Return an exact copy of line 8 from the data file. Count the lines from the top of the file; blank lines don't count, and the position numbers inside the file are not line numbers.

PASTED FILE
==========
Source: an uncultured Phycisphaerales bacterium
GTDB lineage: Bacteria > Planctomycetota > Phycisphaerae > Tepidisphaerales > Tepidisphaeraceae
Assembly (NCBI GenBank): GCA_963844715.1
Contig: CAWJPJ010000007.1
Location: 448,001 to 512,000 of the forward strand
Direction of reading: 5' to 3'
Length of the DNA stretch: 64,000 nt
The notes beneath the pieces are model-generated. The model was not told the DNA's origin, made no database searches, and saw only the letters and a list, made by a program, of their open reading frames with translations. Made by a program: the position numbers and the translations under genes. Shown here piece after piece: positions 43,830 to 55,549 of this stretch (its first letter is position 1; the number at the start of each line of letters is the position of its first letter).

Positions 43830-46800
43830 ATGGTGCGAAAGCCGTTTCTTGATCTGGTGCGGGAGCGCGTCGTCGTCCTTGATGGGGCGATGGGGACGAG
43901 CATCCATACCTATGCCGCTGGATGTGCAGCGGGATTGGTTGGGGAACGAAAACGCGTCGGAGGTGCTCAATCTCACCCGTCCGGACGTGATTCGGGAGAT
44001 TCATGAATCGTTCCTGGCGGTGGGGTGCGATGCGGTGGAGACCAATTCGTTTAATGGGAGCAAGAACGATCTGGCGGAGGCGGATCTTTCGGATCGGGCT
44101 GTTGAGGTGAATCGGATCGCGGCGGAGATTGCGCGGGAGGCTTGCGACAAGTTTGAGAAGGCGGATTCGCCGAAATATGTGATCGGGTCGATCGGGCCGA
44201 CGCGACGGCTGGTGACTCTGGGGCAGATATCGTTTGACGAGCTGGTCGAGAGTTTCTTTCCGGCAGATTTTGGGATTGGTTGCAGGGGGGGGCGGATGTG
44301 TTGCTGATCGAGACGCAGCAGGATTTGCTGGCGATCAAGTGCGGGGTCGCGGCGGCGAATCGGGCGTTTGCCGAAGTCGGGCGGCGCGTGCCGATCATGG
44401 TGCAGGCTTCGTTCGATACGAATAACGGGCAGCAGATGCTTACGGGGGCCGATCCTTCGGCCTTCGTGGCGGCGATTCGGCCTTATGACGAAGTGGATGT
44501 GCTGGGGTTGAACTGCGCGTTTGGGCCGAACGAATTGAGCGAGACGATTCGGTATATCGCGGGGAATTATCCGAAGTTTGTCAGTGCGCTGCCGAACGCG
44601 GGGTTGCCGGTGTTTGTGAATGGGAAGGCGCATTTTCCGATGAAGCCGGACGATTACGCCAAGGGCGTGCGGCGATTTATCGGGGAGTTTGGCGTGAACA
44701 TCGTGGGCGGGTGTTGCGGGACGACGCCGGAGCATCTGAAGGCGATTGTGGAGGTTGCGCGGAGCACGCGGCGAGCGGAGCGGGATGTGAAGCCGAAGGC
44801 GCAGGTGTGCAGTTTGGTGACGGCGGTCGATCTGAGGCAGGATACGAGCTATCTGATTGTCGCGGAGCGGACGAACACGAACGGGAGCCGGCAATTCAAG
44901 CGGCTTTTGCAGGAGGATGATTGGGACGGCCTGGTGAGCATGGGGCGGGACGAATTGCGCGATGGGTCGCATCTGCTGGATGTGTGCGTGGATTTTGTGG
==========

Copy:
The notes beneath the pieces are model-generated. The model was not told the DNA's origin, made no database searches, and saw only the letters and a list, made by a program, of their open reading frames with translations. Made by a program: the position numbers and the translations under genes. Shown here piece after piece: positions 43,830 to 55,549 of this stretch (its first letter is position 1; the number at the start of each line of letters is the position of its first letter).